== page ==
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Open Space Frequently Asked Questions

What is the City of Irvine Open Space Preserve?

The City of Irvine’s Open Space Preserve is part of the City's protected natural open spaces and wildlands. It was set aside as a result of the City’s precedent-setting 1988 Open Space Initiative, which was approved by voters. The Preserve is made up of a mosaic of native habitats including wetlands, oak woodlands and extremely rare coastal sage scrub habitat. It is home to some of the most biologically diverse natural communities in the world. The City has committed to protect and manage this land in exchange for creating housing and economic growth in other areas (see NCCP/HCP below). For that reason, protecting the rare natural resources that are found here is a top priority.

The City’s Open Space Preserve is protected for the residents of Irvine and surrounding communities to enjoy recreation and respite close to home, and to experience a piece of California the way it was a long time ago. There are many opportunities to experience the land including hiking, mountain biking, and equestrian activities. In addition, the City’s partner, The Irvine Ranch Conservancy, provides free naturalist-guided tours and programs on a continual basis.

How can I experience Irvine’s Open Space Preserve?

The City of Irvine’s Open Space Preserve lands are accessible in many ways. Some lands are open daily from dawn to dusk, and others involve reserving a spot on a free docent-led activity. These programs range from hiking, biking, equestrian, fitness, family programs, and even specialty tours such as bird-watching and night walks. Please click here for programs and free registration can be found. Please visit the Places to Visit section of this website for all open space amenities.

Why isn’t there open access to all areas of Irvine’s Open Space Preserve?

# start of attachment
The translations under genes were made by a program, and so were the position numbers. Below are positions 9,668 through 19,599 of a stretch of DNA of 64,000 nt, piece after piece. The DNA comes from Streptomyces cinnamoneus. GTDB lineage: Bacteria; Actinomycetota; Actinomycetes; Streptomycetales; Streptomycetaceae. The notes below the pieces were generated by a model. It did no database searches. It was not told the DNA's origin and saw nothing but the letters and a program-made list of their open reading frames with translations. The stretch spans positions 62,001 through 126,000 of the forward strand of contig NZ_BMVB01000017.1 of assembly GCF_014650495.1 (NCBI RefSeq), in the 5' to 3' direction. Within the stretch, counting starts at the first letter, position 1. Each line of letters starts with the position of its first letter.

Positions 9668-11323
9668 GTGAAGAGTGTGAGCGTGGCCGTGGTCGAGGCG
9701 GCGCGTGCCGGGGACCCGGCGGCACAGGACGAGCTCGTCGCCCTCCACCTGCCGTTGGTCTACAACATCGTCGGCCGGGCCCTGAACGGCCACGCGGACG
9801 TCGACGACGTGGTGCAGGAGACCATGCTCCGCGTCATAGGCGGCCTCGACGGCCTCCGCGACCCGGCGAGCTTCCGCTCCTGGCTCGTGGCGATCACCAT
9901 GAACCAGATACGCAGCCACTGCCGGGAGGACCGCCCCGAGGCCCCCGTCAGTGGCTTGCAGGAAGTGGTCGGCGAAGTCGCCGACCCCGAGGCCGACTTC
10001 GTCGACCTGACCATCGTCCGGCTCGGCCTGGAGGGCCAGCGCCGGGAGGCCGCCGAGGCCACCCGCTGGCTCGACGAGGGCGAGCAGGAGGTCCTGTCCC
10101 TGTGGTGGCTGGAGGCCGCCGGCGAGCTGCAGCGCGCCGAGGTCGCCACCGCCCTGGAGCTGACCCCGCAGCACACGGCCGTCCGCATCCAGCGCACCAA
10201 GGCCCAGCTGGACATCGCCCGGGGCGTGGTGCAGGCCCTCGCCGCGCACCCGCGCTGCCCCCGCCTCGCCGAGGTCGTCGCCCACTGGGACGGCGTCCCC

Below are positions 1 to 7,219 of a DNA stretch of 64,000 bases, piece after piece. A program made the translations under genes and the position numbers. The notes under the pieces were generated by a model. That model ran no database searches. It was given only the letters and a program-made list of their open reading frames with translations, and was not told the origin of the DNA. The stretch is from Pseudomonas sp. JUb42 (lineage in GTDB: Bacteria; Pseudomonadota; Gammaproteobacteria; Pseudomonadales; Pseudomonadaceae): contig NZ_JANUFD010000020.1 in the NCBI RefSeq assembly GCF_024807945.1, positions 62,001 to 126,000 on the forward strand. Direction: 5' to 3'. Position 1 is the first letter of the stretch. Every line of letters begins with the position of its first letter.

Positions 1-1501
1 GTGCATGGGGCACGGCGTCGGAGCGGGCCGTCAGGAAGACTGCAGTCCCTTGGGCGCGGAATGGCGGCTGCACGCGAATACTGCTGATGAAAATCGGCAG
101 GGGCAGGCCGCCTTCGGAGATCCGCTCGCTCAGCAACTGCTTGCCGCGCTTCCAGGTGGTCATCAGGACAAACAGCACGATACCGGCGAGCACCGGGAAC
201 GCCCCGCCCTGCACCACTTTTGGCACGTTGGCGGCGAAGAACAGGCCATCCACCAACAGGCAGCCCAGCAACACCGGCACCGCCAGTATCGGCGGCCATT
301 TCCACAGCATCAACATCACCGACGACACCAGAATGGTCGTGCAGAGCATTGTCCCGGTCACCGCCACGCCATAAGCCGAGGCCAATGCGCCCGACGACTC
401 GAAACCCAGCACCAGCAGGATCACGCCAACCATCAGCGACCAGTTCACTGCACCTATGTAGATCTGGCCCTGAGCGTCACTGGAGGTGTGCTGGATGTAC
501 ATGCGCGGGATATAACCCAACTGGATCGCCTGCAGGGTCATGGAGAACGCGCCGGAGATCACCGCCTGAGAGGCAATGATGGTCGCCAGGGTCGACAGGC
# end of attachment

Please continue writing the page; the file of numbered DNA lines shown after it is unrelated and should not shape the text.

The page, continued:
The City of Irvine has a variety of wildland open spaces. Some like Quail Hill, are open dawn to dusk for public access as long as people stay on marked trails. Others, like Shady Canyon, contain highly sensitive natural resources and require that public access be more carefully managed. Quail Hill now offers an exclusive, self-guided audio tour and all you need is your cell phone. The City is actively working to expand opportunities to visit these places over time as planned trails and facilities are completed. These include opportunities for self-guided access and opened to public programs.

What is the Natural Community Conservation Plan and Habitat Conservation Plan (NCCP/HCP)?

The Natural Community Conservation Plan (NCCP) is a regional land use and conservation plan that the City participates in and signed in the mid 1990s. It created a regional network of land reserves to protect entire communities of native plants and animals, while at the same time allowing development to move forward in other areas.

The goal of the program is to bring much-needed certainty, both for protection of California’s unique natural legacy, and for economic growth and use of private property. The City believes that protecting, restoring, and managing large blocks of native habitat under the plan is a more effective way to manage development than the project-by-project regulation of years past. It also results in a better outcome for the rare open spaces in Irvine.

The Habitat Conservation Plan (HCP) is essentially the same thing, it is the mechanism by which the federal government permitted Irvine’s land use and conservation program.

How many acres are in Irvine’s Open Space Preserve?

As a result of the 1988 Open Space Initiative and the partnerships it created, the City will have set aside approximately 12,300 acres that are preserved natural habitats and wildlands.

What is the Irvine Ranch Conservancy?

The City’s partner in managing and providing public access to the Open Space Preserve is the Irvine Ranch Conservancy. The Conservancy is a 501(c)3 non-profit, non-advocacy organization created in 2005 to help protect the natural open spaces on the historic Irvine Ranch and enhance the public’s connection to them, while helping partners and landowners with all aspects of stewardship. The City and Conservancy work together through a contractual Management Agreement, under which the Conservancy provides specific, measurable land management and public programs objectives to the City and its residents. The Conservancy offers a wide variety of free outdoor programs for all nature enthusiasts including hiking, mountain biking, horse-back riding and much more. The City oversees the work and ensures that the programs and projects provided are of the highest quality. For more information, visit www.irconservancy.org or call 714.508.4757.

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